. So you can see that they've got a green checkbox. That tells me that the iPad already has them on it, so I don't need to reimport these. However, let's just cancel out of here. So I'm just gonna unplug this, and we're gonna go out of those. I'm gonna pull in a different set of images and all I'm gonna do is bring in one image, but here's a different card, a different photo shoot, and I'm gonna plug this in, and again, the importer's gonna come up, and it's going to tell me, you've got, well I should have some photos to import. Well, that's okay, because I know that there are images on this card. So I pull these images out of the camera and I plug it in. And voila, there's our photos. So these are photos that I've just been snapping as I've been wandering around, and we happened to have some really great cheesecake, and so instead of taking pictures of my cheesecake with my phone, I took it with my camera. So I want to bring in that. There's mom talking to dad on the phone. And I'm just gonna import the one cheesecake, right? So I'm gonna hit import. And I just want to import the selected, and that's it. So as soon as it imports, it's importing it into the actual iPad. That's where it's importing it. I want to keep it on the card. I don't need to delete it from the card. So I'm gonna keep it on the card. And that green checkbox tells me that it's done. So I can unplug my import card reader, and I can go back to Lightroom. And inside of Lightroom, if I go to my Creative Images to edit, you can see that they're right there. There's my cheesecake, simply because I had that auto import on. Now remember, I had that auto import on here in the main settings in general. I have Auto Add Photos. That means that any image that comes into the iPad at all is going to go into Lightroom. But if I left it at that, it would only go into this All Photos area. But because I also have this area and I say that I want to Auto Import all of my images here, if I want to stop that I would disable it. But I'm auto adding it into there, which means that it's coming into Lightroom and then it's also going into that particular collection, or that particular album. And you'll notice that it's also now on my computer so if we're looking at my computer now, you can see it's also on my computer. So the image that I shot with my camera is now on my iPad, it's on my phone, it's on this, and it's on that. It just went everywhere all at the same time. And, if I went back to my studio, Lightroom Classic would also have a picture of cheesecake on Lightroom Classic at my studio. So, I mean it goes everywhere that you have anything installed. Okay, so one further note, and this is just a note because you can also attach your camera to your iPad as well. And this is my preferred way of looking at photos, and I'll show you why. So I'm going to put my card back in the camera, because most of us, we're shooting, we're running around shooting, and we're in Iceland or wherever we happen to be or we're in Seattle, and we're taking pictures, and rather than, did you see how slow it was to look at those photos? It took a long time because this card reader is really slow. If you use something like this, it's a different kind of dongle. So this is a dongle that goes into the iPad, and then if you look right here, that is a USB port. And this is a power port, so you can have power and USB going directly into your iPad. So what we're gonna do is we're gonna take this and we're gonna put the USB in here, we're gonna plug this into the iPad, and then we're just gonna plug this into our camera, and our camera becomes part of the system. Do you see how fast that went in? That's because there is a lot of power in the camera, so the camera is acting as part of the computer, so it feeds up the images faster. So it's much faster to look at your images if you just plug a cord into your-- so now, all you gotta do is travel with this. And anytime you photograph something that you think might be interesting, you know when you go to lunch. So let's say you're traveling in Europe. You're wandering around. All you have is this. You don't have to take your laptop with you to go to Europe. You just take this. And then when you get back to your hotel or you get to an internet cafe, you just log into the WiFi, you plug this cord into your phone, well it could be your phone, your iPad, your phone, and your camera, and all you need to do, because you're on WiFi, you're not gonna be spending your precious data package, and now you can just simply look through your camera. So once you wake up your camera, you can scan through those, choose the several images that you want to import, and then you're going to hit import. So all of these are gonna import, and they're gonna import a lot faster from your camera to your phone or your iPad, than they are if you use a dongle like this. This is really simple to use but it's slow. This is much faster if you just bring the cord that comes with your camera. And now we're done. Unplug them and now we can start working on those images. So we just go back to Lightroom and then we go to our CreativeLive Images to edit, and they just start pouring in. Okay? So, very simple to get your images from the camera into your iPad or your phone, directly wherever you happen to be. If you happen to be in your home country and you have a good data plan, you don't even have to go to an internet cafe. I was putting stuff on my account from Iceland, everywhere I was in Iceland. So I didn't need to be-- like I had good enough internet connection in the middle of nowhere in Iceland that I was able to upload stuff. I was on the top of a glacier at night and I was uploading photos into my Cloud. So, pretty much everywhere in the world you can be using that Cloud access. And by the way, everything's secure now. So all these photos, now the photos that you see coming into my computer right now, if you go to the computer, all of these photos coming in the computer right now are officially completely secure because there's a full copy here on my iPad, there's a full copy in the Cloud, and there's a full copy right here on this hard drive. So I have three copies, well I have four, I have three copies one in the iPad, one on the Cloud, one on the computer, and one is still right here. So you are completely secure. You don't have to worry about that file. It's good. Even if your plane goes down, your family can still see the wonderful time you had in Iceland, right? And that's my goal. If I ever die, I want my family to still see my photos. That's right. Or my clients, whoever it happens to be. Questions?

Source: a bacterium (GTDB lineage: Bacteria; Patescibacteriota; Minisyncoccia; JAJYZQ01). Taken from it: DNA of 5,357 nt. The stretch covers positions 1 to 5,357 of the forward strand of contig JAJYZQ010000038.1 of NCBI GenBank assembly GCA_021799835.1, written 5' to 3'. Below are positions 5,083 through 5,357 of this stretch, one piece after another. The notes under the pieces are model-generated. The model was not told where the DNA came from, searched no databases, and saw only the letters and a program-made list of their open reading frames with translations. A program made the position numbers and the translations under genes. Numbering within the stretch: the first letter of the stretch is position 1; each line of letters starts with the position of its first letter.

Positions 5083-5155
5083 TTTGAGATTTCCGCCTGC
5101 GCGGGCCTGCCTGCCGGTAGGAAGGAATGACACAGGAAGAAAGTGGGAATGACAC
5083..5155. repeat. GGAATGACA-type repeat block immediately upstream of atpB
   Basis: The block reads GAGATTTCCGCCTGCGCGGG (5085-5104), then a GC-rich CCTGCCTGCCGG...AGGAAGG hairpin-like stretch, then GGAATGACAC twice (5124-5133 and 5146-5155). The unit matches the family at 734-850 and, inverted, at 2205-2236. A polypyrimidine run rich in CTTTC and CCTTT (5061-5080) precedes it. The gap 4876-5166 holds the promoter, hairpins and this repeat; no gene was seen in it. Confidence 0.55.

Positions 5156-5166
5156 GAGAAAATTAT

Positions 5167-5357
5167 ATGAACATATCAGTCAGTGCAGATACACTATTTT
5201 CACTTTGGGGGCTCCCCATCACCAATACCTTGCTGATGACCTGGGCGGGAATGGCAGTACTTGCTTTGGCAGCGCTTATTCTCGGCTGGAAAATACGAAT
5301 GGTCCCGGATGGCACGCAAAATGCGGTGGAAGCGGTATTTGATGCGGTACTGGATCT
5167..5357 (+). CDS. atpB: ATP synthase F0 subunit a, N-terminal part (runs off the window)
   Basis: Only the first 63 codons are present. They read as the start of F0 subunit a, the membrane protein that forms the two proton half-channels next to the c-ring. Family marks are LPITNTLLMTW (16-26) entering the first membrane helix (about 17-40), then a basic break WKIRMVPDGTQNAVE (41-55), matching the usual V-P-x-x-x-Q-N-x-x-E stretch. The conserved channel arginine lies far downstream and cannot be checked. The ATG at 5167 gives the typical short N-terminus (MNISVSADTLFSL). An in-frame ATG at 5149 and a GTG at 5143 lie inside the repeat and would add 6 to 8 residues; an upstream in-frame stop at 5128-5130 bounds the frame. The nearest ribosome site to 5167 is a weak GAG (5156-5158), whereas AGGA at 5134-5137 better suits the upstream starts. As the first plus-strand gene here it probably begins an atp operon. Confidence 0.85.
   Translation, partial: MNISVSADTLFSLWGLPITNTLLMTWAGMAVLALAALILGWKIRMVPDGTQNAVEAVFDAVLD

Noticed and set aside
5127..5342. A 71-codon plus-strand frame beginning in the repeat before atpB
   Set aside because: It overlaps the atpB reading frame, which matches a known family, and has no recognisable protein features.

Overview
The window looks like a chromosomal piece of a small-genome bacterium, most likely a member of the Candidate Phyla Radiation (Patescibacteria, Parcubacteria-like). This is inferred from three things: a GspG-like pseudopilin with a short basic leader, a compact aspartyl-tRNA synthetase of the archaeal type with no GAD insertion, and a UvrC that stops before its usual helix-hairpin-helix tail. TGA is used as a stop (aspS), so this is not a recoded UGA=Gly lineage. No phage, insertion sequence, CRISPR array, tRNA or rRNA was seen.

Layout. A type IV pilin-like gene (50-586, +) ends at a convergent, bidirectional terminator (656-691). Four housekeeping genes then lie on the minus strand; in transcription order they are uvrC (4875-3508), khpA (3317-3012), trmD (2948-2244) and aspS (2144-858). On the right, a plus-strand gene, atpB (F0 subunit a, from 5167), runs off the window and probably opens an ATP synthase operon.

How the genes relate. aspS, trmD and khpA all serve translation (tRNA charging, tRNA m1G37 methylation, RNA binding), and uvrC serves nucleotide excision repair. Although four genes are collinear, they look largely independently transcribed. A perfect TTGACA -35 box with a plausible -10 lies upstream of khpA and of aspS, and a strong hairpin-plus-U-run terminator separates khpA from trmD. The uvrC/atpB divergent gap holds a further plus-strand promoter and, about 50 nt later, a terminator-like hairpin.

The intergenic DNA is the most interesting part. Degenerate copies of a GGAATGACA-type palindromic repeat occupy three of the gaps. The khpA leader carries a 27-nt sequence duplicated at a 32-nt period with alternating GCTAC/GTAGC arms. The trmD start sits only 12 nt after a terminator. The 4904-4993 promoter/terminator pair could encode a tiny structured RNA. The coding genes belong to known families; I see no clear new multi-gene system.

Yeah, we do have one question going back a little bit to the iPhone apps or the iPad apps to shoot the photos. Is there a time when you would use the Apple software to shoot the photo versus shooting in Lightroom, like when do you use each? Yeah, there's only a couple times where I would use the iPhone actual camera to take the picture. The only time I do that is when the image I want to take is like a panorama. Because Lightroom doesn't have a panoramic version option. If it did, I would take it. I hope that at some point, Adobe, if you're listening, make a panoramic option. Stitch a DNG together. You can do that. I know you can. So, I like talking to Adobe during my-- I hope that they're listening. Yeah, so panoramic is something that I can't do there. The camera doesn't take video. So anytime I want to do video I'm gonna go to my normal video applications. So there are certain applications for it that you can't do. But any regular photograph I'm always gonna do inside of Lightroom because it's just gonna be better quality. But then once I want a panoramic I gotta to it somewhere else. HDR, I stay in Lightroom. Panoramic I gotta go out. Video I've gotta go out. And then there's other like weird things inside of iPhoto, like the portrait mode. If you have a 2-lens iPhone 7 or then that 2 lens thing, in order to utilize that you have to go into, you have to go into the Apple version of the phone. So there's certain things like that, but mostly I'm just taking still photographs of things. So I don't end up there that often. But occasionally I want to do-- and by the way, if I wanted to do a panorama and I wanted to do a really good panorama, then all I would do is take a picture, all of this inside of Lightroom, just take a picture, take a picture, take a picture, take a picture, make sure it overlaps by a third. So as long as you overlap by 1/3 all the way around, you can just take a picture all the way around, and then all of those would automatically be added to your Lightroom album. They would all come over here. And if you're in Lightroom Classic, not CC, CC will have it I'm sure, but Classic right now, you can stitch that panorama together, and it will be a raw panoramic image.